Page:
2. Roll die to see who goes first. The die has 0,1,1,1,2,3 printed on each side.

3. Take turns rolling die and moving your pet the number of steps on the die. If you roll a 0, you do not advance. Collect the stepping stones as you go.

4. Players may only hold 10 stones at a time. If you land on a step with a stone, an exchange must be made. Strategy - you can swap out a stone that has a better point value for your pet.

5. The first player to make it back to their start location with ten stones gets 5 additional points. The rest of the players get 3 additional turns and then the "Romp" is over. Everyone adds up their points by using the chart in the upper right corner of the board.

6 The pet the wins the round gets immediately cuddled.

For more pictures see the set on flickr.
What is underneath the stones?
worms, chicken, millet, carrot, calcium, cilantro, and nesting material
Here are the point breakdowns for each pet.

0 Bean
0 DeDe
1 Rooster
3 Zoop

3 Bean
1 DeDe
2 Rooster
0 Zoop

2 Bean
1 DeDe
3 Rooster
1 Zoop

1 Bean
3 DeDe
0 Rooster
2 Zoop

4 Bean
6 DeDe
4 Rooster
4 Zoop

3 Bean
5 DeDe
1 Rooster
0 Zoop

Nesting Material:
0 Bean
3 DeDe
5 Rooster
5 Zoop

Saturday, April 10, 2010

What does Bean Eat?

For Bean's friend Miss Marie...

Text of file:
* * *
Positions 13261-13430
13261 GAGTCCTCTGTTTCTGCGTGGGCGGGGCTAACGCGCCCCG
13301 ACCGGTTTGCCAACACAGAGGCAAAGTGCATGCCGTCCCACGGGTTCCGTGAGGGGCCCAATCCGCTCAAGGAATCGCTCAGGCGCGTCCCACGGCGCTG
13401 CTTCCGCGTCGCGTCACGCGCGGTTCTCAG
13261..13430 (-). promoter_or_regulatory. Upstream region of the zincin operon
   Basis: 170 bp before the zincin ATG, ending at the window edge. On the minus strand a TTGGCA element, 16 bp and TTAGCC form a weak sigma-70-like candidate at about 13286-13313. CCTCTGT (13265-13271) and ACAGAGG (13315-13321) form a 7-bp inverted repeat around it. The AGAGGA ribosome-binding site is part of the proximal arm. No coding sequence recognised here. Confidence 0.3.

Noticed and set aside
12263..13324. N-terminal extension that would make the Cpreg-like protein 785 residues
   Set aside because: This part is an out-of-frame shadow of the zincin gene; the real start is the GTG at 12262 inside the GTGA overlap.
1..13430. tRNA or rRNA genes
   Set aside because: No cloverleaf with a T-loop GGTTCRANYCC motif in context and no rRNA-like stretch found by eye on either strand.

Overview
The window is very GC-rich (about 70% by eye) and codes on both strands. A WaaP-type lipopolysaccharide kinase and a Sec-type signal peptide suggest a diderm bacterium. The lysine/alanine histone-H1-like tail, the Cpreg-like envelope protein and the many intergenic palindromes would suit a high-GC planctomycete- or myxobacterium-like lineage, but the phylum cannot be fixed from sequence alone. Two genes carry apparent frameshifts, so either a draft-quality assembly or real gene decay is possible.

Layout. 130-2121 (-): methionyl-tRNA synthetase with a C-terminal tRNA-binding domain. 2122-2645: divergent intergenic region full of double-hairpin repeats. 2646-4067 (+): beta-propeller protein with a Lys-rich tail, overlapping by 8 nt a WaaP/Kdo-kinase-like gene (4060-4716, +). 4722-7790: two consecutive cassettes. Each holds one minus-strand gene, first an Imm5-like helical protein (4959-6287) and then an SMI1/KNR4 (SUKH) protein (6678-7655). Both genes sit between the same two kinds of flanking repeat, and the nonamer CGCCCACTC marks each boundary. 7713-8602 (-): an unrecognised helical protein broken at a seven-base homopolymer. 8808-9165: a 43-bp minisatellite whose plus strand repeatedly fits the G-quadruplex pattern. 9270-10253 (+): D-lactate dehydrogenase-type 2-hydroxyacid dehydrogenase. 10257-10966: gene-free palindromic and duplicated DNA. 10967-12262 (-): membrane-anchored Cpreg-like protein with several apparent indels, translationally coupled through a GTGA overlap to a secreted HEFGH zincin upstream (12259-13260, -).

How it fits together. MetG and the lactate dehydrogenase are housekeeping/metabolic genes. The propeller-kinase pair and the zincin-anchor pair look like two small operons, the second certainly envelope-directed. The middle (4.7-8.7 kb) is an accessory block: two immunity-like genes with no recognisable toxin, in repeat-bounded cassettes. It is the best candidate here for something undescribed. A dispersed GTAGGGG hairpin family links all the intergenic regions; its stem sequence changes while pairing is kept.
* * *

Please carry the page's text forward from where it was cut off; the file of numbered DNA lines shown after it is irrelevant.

Bean eats a variety of foods. He always has a seed dish that is filled with either Volkman seed for parotlets, or a mixture of cockatiel seed that I add more safflower and hemp seed to. I also offer a mixture of seeds for smaller birds. I store all birdseed in the refrigerator to keep it from spoiling. In addition to seed, I give him a little square of home made birdie bread which I bake ahead of time and freeze small portions. My recipe for birdie bread is here. The ingredients vary depending on what vegetables are in season and what I might have on hand in the kitchen. I try to make sure that I have Harrison's pellets and hulled hempseed from the health food store. I try to make sure all ingredients are organic. Harrison's company makes a birdie bread mix that you can add your own ingredients to but I prefer to make everything from scratch. It seems like a lot of work but I bake it in a 9 x 12" baking dish. Once the bread is cooled, I cut it into little squares, spread them out on a cookie sheet, freeze them, then individually wrapped them and store in the freezer. These little squares can last over a month. Bean also gets a variety of foods and treat cups near his favorite perches. This might include fruits and vegetables, hard-boiled egg, brown rice, fresh cooked corn, acceptable table foods providing they are low in salt and sugar. He also gets an occasional bit of meat. We don't eat soup that often but when I make it, he gets his own cup. (low salt) He loves chicken but we don't give it to him everyday. I grow my own cilantro, lettuce, collard greens, spinach, strawberries and raspberries which he also enjoys. He just recently decided that he likes millet sprays and I usually place a piece of one on his playstands. He really loves kiwi and strawberries and the seeds of bell pepper. Another favorite treat is a slice of dried organic fig. Another fun thing to do is to take bunches of cilantro or parsley, tie them with a little string, get them all wet, and tie that to the side of his cage near perch. He will take a bath in it and then later might decide to eat or shred it. There was a time when I had too much parsley growing, so I took bunches, tied them together, hung them upside down to dry and then offered those as toys to shred. As long as nothing gets moldy it's okay for him to bathe in his greens and play with them later. I would say that most of his diet comes in the form of birdie bread and seeds, so I make sure that the birdie bread is chock full of nutrition. I am sure there are other things that he likes to eat and I'm just forgetting to write down. Most things that are safe for humans are okay for birds as long as they are not forgotten in the dish and allowed to spoil or get moldy. Be sure to check on lists of poisonous foods for birds as well as plants that can be unsafe or toxic. Some people like to bring in branches from their yard to make as perches. Just be sure that the branches are safe, clean and dried. Here is a link to poisonous foods and plants.